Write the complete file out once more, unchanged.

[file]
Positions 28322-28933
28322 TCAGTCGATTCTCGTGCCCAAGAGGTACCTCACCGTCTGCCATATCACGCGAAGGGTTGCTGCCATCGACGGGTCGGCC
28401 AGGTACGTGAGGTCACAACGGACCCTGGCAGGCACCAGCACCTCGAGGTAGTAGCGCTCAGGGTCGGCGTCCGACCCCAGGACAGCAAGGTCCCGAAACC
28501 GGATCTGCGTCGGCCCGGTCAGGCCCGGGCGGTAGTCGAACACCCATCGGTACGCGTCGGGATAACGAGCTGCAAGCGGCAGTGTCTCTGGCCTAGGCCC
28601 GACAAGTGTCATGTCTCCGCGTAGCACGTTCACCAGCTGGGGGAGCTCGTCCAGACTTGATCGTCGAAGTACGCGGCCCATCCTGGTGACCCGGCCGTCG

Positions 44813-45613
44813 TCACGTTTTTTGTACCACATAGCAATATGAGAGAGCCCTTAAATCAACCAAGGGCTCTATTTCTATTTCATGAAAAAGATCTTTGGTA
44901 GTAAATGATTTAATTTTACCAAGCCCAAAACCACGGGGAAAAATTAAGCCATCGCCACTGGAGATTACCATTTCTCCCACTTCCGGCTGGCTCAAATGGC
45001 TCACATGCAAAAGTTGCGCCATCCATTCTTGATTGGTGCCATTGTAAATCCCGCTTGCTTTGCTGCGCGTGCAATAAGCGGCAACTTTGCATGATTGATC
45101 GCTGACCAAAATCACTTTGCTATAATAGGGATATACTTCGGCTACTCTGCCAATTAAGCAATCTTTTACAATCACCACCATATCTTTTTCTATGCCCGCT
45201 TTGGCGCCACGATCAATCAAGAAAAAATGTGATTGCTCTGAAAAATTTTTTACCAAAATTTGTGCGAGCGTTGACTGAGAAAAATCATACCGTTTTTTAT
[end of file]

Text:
Positions 28322-28933
28322 TCAGTCGATTCTCGTGCCCAAGAGGTACCTCACCGTCTGCCATATCACGCGAAGGGTTGCTGCCATCGACGGGTCGGCC
28401 AGGTACGTGAGGTCACAACGGACCCTGGCAGGCACCAGCACCTCGAGGTAGTAGCGCTCAGGGTCGGCGTCCGACCCCAGGACAGCAAGGTCCCGAAACC
28501 GGATCTGCGTCGGCCCGGTCAGGCCCGGGCGGTAGTCGAACACCCATCGGTACGCGTCGGGATAACGAGCTGCAAGCGGCAGTGTCTCTGGCCTAGGCCC
28601 GACAAGTGTCATGTCTCCGCGTAGCACGTTCACCAGCTGGGGGAGCTCGTCCAGACTTGATCGTCGAAGTACGCGGCCCATCCTGGTGACCCGGCCGTCG

Positions 44813-45613
44813 TCACGTTTTTTGTACCACATAGCAATATGAGAGAGCCCTTAAATCAACCAAGGGCTCTATTTCTATTTCATGAAAAAGATCTTTGGTA
44901 GTAAATGATTTAATTTTACCAAGCCCAAAACCACGGGGAAAAATTAAGCCATCGCCACTGGAGATTACCATTTCTCCCACTTCCGGCTGGCTCAAATGGC
45001 TCACATGCAAAAGTTGCGCCATCCATTCTTGATTGGTGCCATTGTAAATCCCGCTTGCTTTGCTGCGCGTGCAATAAGCGGCAACTTTGCATGATTGATC
45101 GCTGACCAAAATCACTTTGCTATAATAGGGATATACTTCGGCTACTCTGCCAATTAAGCAATCTTTTACAATCACCACCATATCTTTTTCTATGCCCGCT
45201 TTGGCGCCACGATCAATCAAGAAAAAATGTGATTGCTCTGAAAAATTTTTTACCAAAATTTGTGCGAGCGTTGACTGAGAAAAATCATACCGTTTTTTAT